Antioxidant and cytotoxic tocopheryl quinones in normal and cancer cells

Donald E. Thornton, Kenneth H. Jones, Zongcheng Jiang, Hanfang Zhang, Guifen Liu, David G. Cornwell

Research output: Contribution to journalArticlepeer-review

50 Scopus citations


We found previously that [d]-α-tocopherol (α-T) and [d]-α-tocopherol (α-T) are lipid antioxidants (thiobarbituric acid test) in model systems containing arachidonic acid (AA), cumene hydroperoxide, and Fe3+ and in smooth muscle cell (SMC) cultures challenged with AA. We now show that [d]-α-tocopherylquinone (α-TQ), [d]-δ-tocopherylquinone (δ-TQ), and [d]-γ-tocopherylquinone (γ-TQ) are antioxidants at low concentrations and prooxidants at high concentrations in the model system. Prooxidant activity is greater with γ-TQ than either α-TQ or δ-TQ. Low concentrations of α-TQ, γ-TQ, and δ-TQ are also antioxidants in SMC cultures challenged with AA. Unlike α-TQ, partially substituted γ-TQ and glutathione (GSH) form a Michael adduct which has been purified and characterized. We found previously that α-T, γ-T, and α-TQ are mitogenic in SMC. We now report that both δ-TQ and δ-TQ but not α-TQ show concentration-dependent cytotoxicity (changes in morphology, propidium iodide stain) in SMC cultures. Cytotoxicity is greater with γ-TQ than δ-TQ. An acute lymphoblastic leukemia (ALL) cell line shows greater chemosensitivity (MTF and Neutral Red assays) to γ-TQ than to either doxombicin (DOX) or vinblastine (VLB). An ALL cell line resistant to both DOX and VLB retains the same chemosensitivity to γ-TQ as the drug-sensitive ALL cell line. ALL cell lines are unaffected by either α-TQ or the GSH Michael adduct of γ-TQ. These data show that partially substituted tocopheryl quinones capable of forming Michael adducts are potential chemotherapeutic agents for multidrug-resistant cancer cells.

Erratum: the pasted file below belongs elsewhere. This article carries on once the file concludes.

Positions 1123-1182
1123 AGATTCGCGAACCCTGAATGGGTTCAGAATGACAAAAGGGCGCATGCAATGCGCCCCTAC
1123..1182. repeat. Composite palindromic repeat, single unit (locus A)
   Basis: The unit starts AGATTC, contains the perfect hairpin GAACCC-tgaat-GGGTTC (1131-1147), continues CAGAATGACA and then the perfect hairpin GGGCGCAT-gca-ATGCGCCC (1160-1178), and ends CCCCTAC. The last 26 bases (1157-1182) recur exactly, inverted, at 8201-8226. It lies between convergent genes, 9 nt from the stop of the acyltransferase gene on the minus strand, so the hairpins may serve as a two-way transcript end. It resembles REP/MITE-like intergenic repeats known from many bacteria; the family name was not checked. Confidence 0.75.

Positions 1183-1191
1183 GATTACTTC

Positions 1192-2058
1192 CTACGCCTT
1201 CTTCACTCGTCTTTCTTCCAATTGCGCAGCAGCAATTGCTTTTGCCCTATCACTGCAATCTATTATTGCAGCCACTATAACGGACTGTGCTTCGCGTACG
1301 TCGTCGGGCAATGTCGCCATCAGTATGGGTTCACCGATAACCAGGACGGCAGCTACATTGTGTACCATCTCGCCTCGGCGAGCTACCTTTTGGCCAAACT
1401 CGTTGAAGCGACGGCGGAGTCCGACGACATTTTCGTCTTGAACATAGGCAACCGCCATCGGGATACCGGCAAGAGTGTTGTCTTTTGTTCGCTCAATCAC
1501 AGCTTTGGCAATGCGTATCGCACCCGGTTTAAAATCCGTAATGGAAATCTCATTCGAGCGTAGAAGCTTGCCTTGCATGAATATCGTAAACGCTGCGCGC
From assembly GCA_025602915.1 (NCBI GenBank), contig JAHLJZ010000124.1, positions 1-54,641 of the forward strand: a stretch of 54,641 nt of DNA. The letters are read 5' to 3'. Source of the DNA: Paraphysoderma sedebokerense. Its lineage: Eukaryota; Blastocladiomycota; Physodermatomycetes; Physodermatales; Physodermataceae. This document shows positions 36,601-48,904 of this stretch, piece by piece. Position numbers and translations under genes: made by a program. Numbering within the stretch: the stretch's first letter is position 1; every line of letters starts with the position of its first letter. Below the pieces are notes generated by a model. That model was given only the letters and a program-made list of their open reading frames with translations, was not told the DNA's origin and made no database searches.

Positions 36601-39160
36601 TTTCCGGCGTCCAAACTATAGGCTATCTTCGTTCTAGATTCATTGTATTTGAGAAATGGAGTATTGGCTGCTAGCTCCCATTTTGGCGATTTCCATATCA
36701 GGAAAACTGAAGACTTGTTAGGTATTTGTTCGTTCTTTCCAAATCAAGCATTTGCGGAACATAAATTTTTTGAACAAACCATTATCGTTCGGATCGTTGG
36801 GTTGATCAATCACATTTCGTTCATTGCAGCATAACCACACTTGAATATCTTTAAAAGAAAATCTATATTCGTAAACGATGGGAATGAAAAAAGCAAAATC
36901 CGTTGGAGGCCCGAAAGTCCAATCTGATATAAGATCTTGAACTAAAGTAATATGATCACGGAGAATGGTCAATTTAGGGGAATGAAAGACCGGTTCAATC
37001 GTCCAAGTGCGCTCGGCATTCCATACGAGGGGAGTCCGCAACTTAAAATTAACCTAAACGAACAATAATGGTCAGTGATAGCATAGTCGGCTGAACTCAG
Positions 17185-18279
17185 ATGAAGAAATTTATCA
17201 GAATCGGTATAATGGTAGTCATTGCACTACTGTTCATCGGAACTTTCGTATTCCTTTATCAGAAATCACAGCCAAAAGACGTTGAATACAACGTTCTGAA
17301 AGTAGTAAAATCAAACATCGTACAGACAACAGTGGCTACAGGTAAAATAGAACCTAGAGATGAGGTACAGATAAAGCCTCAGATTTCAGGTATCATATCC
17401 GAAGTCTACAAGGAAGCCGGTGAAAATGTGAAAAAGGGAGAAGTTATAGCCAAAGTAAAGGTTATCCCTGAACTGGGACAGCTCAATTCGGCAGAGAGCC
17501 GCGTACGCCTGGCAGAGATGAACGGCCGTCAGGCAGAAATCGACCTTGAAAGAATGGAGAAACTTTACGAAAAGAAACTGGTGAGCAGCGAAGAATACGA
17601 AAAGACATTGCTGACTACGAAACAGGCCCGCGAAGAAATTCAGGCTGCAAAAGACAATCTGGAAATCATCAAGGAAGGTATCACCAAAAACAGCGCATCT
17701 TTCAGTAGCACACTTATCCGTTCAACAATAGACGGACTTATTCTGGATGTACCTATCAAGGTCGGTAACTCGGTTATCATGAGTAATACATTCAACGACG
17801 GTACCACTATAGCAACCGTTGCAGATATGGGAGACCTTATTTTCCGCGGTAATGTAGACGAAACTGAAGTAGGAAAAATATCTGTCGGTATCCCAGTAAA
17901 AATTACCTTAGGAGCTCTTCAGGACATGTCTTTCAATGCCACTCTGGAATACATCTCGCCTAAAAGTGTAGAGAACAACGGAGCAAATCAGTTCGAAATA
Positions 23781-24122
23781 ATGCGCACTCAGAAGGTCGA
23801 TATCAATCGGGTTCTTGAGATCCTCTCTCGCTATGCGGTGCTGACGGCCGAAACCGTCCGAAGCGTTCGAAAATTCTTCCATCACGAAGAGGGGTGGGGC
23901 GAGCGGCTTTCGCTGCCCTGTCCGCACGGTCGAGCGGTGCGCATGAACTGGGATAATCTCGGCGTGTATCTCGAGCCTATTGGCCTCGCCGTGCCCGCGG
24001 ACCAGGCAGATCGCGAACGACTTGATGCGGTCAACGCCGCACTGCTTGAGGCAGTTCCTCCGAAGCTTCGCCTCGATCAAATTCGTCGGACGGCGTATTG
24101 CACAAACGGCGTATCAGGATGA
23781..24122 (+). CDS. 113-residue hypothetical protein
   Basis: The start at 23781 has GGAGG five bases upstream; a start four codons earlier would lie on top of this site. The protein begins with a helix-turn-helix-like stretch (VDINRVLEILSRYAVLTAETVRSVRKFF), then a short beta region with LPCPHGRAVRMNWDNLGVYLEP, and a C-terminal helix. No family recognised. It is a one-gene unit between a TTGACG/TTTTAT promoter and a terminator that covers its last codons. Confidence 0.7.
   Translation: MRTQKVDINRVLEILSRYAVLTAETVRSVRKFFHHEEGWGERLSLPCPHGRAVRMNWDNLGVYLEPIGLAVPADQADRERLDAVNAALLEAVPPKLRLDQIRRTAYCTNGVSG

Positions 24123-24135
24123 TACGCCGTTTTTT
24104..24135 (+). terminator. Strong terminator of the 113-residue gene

Original languageEnglish (US)
Pages (from-to)963-976
Number of pages14
JournalFree Radical Biology and Medicine
Issue number6
StatePublished - Jun 1995


  • Acute lymphoblastic leukemia cells
  • Antioxidants
  • Cytotoxicity
  • Free radicals
  • Michael addition
  • Multidrug resistance
  • Redox cycling
  • Smooth muscle cells
  • Tocopheryl quinones

ASJC Scopus subject areas

  • Biochemistry
  • Physiology (medical)


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